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In my nine visits to the Toronto International Film Festival, I can’t remember seeing a movie with an audience as emotional as the one at Sunday night’s Roy Thomson Hall world premiere of Freeheld, a drama based on the true story of a lesbian couple who, a decade ago, wound up at the center of a fight for equal rights when one of the women, a veteran cop, was diagnosed with terminal cancer but prevented from transferring her pension to her partner. (Their story was previously chronicled in a 2007 documentary short that won an Oscar.)
Even before the opening credits of the film — which was directed by Peter Sollett, stars Oscar winner Julianne Moore and Oscar nominee Ellen Page, and will be released by Summit on Oct. 2 — crying was audible throughout the venue; it never let up, and culminated in an enthusiastic ovation at the end of the film, not only for the movie and those who made it, but also some of the real people depicted in it who were in attendance.
This is not to say the film, which was written by Ron Nyswaner (an Oscar nominee for writing 1993’s Philadelphia), is without its issues. It plays, at some points, like an episode of Law & Order, and at others like a Lifetime movie. Moreover, the 26-year age gap between Moore and Page makes it a little difficult to believe the two of them as a couple, even if there was a 19-year gap between their real-life counterparts. (The same issue has also been noted with Carol and, frankly, just about every movie Woody Allen has ever made.)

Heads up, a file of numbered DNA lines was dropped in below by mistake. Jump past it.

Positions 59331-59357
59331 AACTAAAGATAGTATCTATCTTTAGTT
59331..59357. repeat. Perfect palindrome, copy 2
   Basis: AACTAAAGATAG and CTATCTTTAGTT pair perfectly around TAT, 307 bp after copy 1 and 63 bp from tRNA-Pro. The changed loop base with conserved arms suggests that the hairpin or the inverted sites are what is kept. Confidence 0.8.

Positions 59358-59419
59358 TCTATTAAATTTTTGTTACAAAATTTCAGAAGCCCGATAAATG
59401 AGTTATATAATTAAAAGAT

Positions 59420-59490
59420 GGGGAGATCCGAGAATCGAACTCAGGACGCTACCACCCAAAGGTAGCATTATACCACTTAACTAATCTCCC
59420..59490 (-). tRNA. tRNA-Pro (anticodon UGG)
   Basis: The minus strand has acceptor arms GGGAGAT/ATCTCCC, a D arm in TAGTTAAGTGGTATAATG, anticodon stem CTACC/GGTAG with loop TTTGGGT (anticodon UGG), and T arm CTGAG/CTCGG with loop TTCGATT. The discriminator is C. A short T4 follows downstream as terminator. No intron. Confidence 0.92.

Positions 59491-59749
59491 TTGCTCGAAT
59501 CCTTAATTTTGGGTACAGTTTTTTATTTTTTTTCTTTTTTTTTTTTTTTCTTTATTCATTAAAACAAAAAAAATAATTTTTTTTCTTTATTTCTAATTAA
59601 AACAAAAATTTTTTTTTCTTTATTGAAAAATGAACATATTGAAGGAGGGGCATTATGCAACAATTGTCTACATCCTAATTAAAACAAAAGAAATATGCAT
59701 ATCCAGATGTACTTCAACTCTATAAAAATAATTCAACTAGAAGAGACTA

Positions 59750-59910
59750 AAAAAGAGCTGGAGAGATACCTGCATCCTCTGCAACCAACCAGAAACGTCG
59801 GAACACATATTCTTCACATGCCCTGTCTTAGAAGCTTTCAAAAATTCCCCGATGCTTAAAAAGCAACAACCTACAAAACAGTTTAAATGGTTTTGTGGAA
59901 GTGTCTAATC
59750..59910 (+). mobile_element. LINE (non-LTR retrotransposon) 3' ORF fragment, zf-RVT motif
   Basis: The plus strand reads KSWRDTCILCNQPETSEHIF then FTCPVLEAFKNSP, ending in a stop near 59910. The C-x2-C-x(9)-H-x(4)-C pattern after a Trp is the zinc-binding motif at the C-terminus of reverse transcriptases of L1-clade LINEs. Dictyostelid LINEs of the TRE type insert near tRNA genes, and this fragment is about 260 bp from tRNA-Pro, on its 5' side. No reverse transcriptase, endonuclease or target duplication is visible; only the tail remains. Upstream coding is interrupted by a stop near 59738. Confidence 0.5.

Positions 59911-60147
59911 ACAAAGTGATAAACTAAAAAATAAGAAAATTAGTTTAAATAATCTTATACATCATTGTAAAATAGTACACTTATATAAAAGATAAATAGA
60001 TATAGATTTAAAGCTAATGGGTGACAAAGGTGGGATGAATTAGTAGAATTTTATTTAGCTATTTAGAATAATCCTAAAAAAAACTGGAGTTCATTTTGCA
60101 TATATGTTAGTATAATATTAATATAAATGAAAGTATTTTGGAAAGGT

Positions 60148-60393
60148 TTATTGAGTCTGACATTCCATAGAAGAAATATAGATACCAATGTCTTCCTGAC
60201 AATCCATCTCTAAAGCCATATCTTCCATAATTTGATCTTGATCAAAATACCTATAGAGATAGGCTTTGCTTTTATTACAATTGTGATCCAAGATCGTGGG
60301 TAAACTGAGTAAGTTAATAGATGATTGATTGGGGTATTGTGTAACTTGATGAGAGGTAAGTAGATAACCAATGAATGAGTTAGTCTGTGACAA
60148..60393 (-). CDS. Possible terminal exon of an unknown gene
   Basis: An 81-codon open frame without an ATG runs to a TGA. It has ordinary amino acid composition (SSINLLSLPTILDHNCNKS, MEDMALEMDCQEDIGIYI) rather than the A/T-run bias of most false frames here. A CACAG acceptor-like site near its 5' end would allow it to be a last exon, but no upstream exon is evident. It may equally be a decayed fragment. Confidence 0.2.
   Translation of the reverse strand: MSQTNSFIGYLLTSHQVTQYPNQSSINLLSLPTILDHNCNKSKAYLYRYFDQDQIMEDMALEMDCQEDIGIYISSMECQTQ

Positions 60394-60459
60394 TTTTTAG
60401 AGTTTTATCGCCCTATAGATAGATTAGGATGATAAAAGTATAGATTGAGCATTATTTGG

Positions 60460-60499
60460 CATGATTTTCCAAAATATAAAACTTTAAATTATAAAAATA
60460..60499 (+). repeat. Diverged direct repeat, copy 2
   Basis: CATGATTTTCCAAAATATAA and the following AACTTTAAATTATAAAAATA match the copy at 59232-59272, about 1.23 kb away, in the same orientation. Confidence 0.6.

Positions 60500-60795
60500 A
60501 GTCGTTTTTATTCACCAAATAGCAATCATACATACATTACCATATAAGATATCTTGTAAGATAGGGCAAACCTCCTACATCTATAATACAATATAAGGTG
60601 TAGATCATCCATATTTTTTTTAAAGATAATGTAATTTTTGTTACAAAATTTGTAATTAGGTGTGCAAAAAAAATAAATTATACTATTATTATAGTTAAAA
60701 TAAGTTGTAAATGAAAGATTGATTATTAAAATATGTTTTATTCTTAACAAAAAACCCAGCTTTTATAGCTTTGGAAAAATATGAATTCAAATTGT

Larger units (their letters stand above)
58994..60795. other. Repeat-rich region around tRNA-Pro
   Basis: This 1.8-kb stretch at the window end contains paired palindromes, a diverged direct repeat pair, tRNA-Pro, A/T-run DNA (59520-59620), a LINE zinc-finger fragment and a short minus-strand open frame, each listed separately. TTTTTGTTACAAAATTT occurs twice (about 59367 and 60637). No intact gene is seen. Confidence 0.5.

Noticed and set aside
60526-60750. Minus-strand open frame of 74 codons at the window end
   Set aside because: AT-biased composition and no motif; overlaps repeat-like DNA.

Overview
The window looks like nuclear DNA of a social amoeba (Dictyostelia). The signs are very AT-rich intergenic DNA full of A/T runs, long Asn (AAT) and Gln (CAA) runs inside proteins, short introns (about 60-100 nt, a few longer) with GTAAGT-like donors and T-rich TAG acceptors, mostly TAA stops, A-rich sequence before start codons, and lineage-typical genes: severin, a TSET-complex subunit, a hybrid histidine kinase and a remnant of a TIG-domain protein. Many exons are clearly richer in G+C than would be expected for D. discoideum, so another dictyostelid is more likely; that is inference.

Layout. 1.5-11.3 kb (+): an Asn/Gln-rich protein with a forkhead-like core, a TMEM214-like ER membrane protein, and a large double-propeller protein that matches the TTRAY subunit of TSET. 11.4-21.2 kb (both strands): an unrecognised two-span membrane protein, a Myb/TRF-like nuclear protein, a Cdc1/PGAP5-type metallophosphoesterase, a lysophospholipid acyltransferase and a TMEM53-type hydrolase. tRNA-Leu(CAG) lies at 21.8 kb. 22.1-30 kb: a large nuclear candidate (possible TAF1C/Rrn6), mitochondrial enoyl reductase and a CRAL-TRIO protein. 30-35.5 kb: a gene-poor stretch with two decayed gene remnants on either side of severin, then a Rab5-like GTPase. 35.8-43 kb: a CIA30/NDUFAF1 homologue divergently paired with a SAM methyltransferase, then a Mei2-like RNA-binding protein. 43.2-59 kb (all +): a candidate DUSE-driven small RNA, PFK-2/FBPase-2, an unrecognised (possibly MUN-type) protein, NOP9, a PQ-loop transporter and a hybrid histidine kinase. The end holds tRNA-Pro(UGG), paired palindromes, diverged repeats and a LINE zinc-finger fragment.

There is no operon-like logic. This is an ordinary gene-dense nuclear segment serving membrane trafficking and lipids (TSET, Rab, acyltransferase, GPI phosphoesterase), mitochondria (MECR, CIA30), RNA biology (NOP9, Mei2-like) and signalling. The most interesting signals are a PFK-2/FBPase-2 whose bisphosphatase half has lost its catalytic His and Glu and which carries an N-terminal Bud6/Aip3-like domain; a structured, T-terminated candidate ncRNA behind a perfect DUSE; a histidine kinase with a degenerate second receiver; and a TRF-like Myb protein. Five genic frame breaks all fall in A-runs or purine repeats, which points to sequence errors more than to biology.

But at its core, this is an important story about a dark chapter in American history — and it has some very fine acting. Moore, who previously played a lesbian very memorably in 2010’s The Kids Are All Right, has the meatiest scenes and gives one of the most devastatingly authentic portraits of a cancer patient I’ve ever seen. (I wouldn’t rule her out as a possible best actress nominee for the second consecutive year.) Meanwhile, Page — who came out as a lesbian in 2014 and has since become an increasingly public advocate for the LGBT community — also pulls her weight (in what could be seen as a supporting role), while Michael Shannon and Steve Carell make the most of every scene in which they appear (in roles that are categorically supporting).
One can’t help but wonder if the film would have packed a greater punch had it been released prior to the U.S. Supreme Court decision in favor of gay marriage across America back in June. Regardless, while same-sex marriage is now the law of the land, there are also still plenty of people like Kim Davis who would like — and will fight — to see things return to the way they used to be. And as long as there are people like that, there is a need for films like this.
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